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MOVIE REVIEWS: MEANINGFUL METAPHORS FOR REALITY : 'Man Facing Southeast'

March 13, 1987|MICHAEL WILMINGTON

In Eliseo Subiela's excellent new Argentine film, "Man Facing Southeast" (Cineplex), actor Hugo Soto is blessed with one of those unique movie faces: indelible, haunting, pure. Like Falconetti in "Passion of Joan of Arc" or Claude Laydu in "Diary of a Country Priest," Soto, playing a kind of madman/cypher/saint, believably radiates intense spirituality and inner suffering. He suggests a grave, mute perfection and sculptural stillness, caught in the screen's latticework of light.

Soto's character, Rantes, is an ethereally calm young man who suddenly turns up in a mental institution and claims to be a data-gatherer from outer space. (When "broadcasting," he stands motionless for hours, facing southeast; hence the title.)

Around him, at first, writer director Subiela seems to be spinning one of those familiar science-fiction fables--"Man Who Fell to Earth" or "Stranger in a Strange Land"--in which an alien visitor throws into relief the world's cruelty, hypocrisy, lack of civilization. But the narration keeps us off balance. The story is told by Rantes' psychiatrist, Dr. Julio Denis (Lorenzo Quinteros), a rational, sympathetic, defeated man whose moral predicament is utterly convincing. Denis is drawn to Rantes, but never sure of the pitch of his sanity. (Although we see Rantes' "miracles," Denis doesn't; until the end, he's able to rationalize everything.)

Without the intensity generated by Soto--and the equally fascinating, sad, burnt-out humanity of Quinteros' Denis--this film might not be as effective by half. Nothing in the story really surprises you: the saintlike Beatriz, Rantes' friend (well played by Ines Vernengo); Denis' violent seduction; Rantes' persecution by the asylum authorities; even the inmate riot to Beethoven's "Ode to Joy." In outline, all of this seems formulaic, a standard "madmen are sane/keepers are mad" fable.

Yet Subiela--who directs his lead actors with a near-Henry Jamesian devotion to nuance and tiny shifts of expression--pulls you in anyway. By the end, the film's restraint has become overpowering, the subtlety transcendent. (He's even able to get away with restaging the "Pieta.")

Subiela, like Luis Puenza ("The Official Story"), was an eminent Argentine TV-commercial director who emerged in features after the overthrow of the junta; this is his second film. As a director, his strength lies in the areas where most recent American directors are weakest: psychology, mystery, moral questions.

He and Quinteros make Denis' humanity and misery so palpable that Rantes' otherworldly aura is enhanced. The details of Denis' wasted life are expertly realized: his fussily impeccable modern home, his dissolved marriage and empty weekends with his children, the sadness and vacancy with which he interviews his patients.

Denis is the man who's given up; Rantes is the idealist. And we realize slowly that Denis is trapped irresolvably--desperately wanting to believe in Rantes, desperately wanting him to fail and be defeated, comfortable only in his own withered isolation. Cut off from life, he cannot stand up to his superiors when they take the measures that may kill Rantes, that may destroy his own dream.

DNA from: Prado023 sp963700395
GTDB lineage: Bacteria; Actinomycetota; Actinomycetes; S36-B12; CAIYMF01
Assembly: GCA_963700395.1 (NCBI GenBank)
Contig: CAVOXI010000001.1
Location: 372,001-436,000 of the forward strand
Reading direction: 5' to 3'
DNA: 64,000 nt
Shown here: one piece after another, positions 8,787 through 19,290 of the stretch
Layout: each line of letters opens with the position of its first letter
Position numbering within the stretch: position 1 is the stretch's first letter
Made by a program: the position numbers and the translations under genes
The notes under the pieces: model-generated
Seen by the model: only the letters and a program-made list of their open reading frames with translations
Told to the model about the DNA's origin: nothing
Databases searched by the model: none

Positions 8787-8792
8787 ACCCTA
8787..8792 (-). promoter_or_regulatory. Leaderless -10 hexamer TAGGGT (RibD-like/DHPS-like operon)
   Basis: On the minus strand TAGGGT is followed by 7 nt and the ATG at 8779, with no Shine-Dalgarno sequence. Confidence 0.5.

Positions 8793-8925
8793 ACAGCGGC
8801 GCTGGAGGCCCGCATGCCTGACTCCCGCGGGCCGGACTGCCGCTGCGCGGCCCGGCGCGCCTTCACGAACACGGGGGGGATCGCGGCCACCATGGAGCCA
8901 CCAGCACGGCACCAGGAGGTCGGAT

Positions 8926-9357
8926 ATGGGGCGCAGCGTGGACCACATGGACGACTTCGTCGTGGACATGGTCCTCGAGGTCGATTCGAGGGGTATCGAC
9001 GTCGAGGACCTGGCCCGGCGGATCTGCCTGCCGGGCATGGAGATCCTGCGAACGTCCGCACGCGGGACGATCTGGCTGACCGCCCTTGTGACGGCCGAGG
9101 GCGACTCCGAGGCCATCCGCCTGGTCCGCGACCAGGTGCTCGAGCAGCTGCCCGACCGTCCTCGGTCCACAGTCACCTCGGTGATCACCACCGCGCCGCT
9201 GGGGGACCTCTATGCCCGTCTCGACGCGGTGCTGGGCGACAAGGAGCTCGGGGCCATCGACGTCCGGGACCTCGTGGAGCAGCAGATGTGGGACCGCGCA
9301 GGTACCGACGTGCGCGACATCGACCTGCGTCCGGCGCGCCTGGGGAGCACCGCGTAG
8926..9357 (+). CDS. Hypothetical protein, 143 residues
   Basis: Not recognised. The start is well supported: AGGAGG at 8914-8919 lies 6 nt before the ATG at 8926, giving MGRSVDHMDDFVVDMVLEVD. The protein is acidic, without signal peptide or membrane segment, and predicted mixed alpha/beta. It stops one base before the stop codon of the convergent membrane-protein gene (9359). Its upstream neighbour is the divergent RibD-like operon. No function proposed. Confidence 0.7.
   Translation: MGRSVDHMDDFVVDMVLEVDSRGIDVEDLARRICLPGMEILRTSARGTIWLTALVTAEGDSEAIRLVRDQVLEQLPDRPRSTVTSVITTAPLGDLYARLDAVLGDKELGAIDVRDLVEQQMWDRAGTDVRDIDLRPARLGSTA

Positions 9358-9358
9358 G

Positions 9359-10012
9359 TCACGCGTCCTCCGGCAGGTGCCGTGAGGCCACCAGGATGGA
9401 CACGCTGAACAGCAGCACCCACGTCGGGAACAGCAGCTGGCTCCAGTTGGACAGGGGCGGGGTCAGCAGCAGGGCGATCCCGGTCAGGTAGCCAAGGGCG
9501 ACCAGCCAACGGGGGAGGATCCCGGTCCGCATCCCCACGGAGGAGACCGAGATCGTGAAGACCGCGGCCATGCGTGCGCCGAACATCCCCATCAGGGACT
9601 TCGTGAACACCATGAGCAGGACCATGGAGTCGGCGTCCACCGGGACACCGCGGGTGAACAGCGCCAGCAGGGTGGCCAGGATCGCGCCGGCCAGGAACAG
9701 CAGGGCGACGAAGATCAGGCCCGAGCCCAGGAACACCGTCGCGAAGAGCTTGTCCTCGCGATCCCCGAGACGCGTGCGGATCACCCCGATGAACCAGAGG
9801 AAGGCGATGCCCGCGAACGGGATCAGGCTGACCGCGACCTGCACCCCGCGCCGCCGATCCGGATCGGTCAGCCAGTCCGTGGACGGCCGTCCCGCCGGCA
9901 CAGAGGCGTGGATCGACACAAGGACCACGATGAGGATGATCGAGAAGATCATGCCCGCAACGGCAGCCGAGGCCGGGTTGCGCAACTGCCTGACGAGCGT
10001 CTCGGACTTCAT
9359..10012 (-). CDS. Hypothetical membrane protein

The story transpires mostly within Denis' consciousness; every time Subiela cuts away from him there's a feeling of panicky oddness, of moorings slipped. But it's an index of the movie's strength that it would work equally well if we were convinced that Rantes and Beatriz were totally mad. These characters, in performances mapped out to the last inch by director and actors, burn themselves into your consciousness.

"Man Facing Southeast" is a tragedy of faith and betrayal, and it works because of the actors. Subiela's style is always best at its quietest: simple shots of the people in the preternatural stillness of the asylum--on the grounds, in the sterile offices, in hallways shiveringly blank.

Ironically, in the film's big set-piece--Rantes taking the baton at an outdoor performance of Beethoven's Ninth Symphony, intercutting with the inmate's revels--you feel a certain loosening. The cutting and staging seem more obvious; even the performance of the symphony is mediocre. It's a scene almost any strong American director, with a budget, might have brought off with more panache.

Yet few of them could have achieved the power, intensity and control of Soto's and Quinteros' acting. Here Subiela gets true cinematic poetry. Here, beyond any predictability in the story, he's able to suggest a moral plague, spiritual rot and desiccation, underlying certain areas of modern life. Looking at these faces--the way they seem set irrevocably in patterns of belief and skepticism, idealism and betrayal, love and death--you get a chill of recognition. It's useless to ask what might happen if someone as Christlike as Rantes came to Earth and appeared in a madhouse; you know that the resolution we see here might be the kindest fate that would befall him.

'MAN FACING SOUTHEAST' A FilmDallas presentation of a Cinequanon Films production. Executive producer Lujan Pflaum. Writer-director Eliseo Subiela. Camera Ricardo De Angelis. Music Pedro Aznar. Art director Abel Facello. Editor Luis Cesar D'Angiolillo. With Lorenzo Quinteros, Hugo Soto, Ines Vernengo, Cristina Scaramuzza.

Running time: 1 hour, 45 minutes.

Times-rated: Mature (nudity).

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